NC State honors longtime fan John Ward with tribute at Omaha

acarter@newsobserver.comJune 19, 2013 

— John Ward always dreamed of following his beloved N.C. State Wolfpack to Omaha, Neb., and the College World Series. It took 10 years after his death for that dream to come true.

Elliott Avent, the N.C. State baseball coach, arrived here last week carrying his own hopes and dreams, and those of his players. He also brought some of Ward’s ashes, encased in glass.

“I’ll take it to the dugout when we play,” Avent said. “He would have wanted to be here, so he’s going to be.”

For the longest time, Ward knew where he wanted his ashes to go after he died. He asked his wife to take some to the mountains and sprinkle them on the soil of their church retreat outside of Asheville.

Others were to be taken to Doak Field, home of the N.C. State baseball team, where Ward had spent hundreds of afternoons and nights blowing his familiar duck call, giving the umpires grief and cheering on the Wolfpack, game after game, season after season, for more than 50 years until he died in 2003.

What would Ward, the most fanatic of all Wolfpack baseball fans, have to say now that N.C. State is in Omaha? What would following the Wolfpack to the College World Series have meant to him?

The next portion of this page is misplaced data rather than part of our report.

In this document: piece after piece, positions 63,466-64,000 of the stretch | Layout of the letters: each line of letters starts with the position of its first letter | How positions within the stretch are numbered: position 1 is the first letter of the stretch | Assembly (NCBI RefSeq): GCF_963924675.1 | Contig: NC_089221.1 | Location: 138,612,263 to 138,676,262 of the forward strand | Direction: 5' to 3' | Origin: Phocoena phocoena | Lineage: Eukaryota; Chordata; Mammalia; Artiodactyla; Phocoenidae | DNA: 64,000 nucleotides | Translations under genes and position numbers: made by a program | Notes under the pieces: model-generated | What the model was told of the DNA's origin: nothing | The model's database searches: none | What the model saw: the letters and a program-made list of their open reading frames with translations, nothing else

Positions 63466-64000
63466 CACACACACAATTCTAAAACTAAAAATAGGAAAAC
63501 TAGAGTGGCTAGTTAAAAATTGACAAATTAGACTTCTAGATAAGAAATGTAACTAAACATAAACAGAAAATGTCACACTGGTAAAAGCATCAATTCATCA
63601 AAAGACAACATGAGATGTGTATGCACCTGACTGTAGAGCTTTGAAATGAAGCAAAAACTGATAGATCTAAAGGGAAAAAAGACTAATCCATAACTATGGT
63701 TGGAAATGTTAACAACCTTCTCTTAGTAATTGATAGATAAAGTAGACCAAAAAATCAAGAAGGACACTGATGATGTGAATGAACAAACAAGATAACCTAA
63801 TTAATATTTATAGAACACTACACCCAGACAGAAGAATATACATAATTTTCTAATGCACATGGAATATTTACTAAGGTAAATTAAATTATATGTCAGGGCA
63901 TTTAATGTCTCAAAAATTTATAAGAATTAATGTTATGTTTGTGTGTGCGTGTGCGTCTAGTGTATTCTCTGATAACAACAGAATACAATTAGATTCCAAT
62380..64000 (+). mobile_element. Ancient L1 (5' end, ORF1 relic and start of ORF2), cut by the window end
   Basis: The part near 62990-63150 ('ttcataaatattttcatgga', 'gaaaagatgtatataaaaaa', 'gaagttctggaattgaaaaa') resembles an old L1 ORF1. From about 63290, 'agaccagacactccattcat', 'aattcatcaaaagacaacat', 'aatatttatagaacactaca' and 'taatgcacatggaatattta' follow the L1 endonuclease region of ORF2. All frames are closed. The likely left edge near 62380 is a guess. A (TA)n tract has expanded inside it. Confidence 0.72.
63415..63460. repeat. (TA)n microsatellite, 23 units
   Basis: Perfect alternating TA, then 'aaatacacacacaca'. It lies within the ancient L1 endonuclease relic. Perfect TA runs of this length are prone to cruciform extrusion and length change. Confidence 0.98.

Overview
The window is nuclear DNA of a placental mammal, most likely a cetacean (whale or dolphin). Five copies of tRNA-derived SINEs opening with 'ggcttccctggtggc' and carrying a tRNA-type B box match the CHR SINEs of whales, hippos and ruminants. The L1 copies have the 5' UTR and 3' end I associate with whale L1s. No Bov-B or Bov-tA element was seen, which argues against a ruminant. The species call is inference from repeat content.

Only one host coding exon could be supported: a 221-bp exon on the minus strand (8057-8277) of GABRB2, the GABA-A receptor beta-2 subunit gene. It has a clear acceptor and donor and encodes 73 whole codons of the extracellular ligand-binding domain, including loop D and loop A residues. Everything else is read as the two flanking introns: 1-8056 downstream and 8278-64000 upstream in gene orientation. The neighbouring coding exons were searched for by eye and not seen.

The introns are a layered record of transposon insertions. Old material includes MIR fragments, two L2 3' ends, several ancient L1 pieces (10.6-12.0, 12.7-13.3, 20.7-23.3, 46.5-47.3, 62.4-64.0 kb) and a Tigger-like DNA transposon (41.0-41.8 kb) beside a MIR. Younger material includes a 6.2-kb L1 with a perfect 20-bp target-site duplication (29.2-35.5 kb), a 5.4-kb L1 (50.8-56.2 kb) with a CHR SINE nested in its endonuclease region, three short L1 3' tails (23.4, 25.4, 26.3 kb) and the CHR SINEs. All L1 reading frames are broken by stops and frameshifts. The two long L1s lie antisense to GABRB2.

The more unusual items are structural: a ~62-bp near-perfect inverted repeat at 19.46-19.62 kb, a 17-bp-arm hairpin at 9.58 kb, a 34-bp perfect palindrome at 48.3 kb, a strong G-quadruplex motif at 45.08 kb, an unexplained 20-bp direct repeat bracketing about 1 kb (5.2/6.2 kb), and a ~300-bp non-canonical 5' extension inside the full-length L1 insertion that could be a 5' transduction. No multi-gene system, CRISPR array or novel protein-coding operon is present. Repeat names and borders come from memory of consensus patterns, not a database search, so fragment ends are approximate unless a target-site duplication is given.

“That’s almost indescribable,” his widow, Kate Ward, said earlier this week. “Because he waited so many years for this. And I think that’s the reason why everybody still talks about him.

“He was always there for games whether anybody else was or not.”

Part of the program

Kate Ward will be 90 in January. N.C. State wanted to put her on the plane to Omaha with the Wolfpack, but she doesn’t get around too well these days. So she has watched the College World Series from home in Raleigh.

She went out to the team sendoff last week before the Wolfpack boarded a bus to the airport. She called over Avent, the N.C. State coach, as if he were a son. They hugged, and she said she was proud of him.

“My players used to go rake (their) leaves, and she’d feed them in the old days when that was legal, (when) you could do that,” Avent said. “They adopted our team every year. They have been with us through thick and thin, pulling for us, crying when we lost, rejoicing when we won.

“Mr. Ward couldn’t be with us, and this was his dream.”

The story of how Kate Ward met her husband is like something from a black and white movie. She was a part of a chaperoned group of dancers who went to Fort Jackson, in Columbia, S.C., “to be with the soldiers,” she said. And he was back from the war, where he’d served in Europe. It was 1944.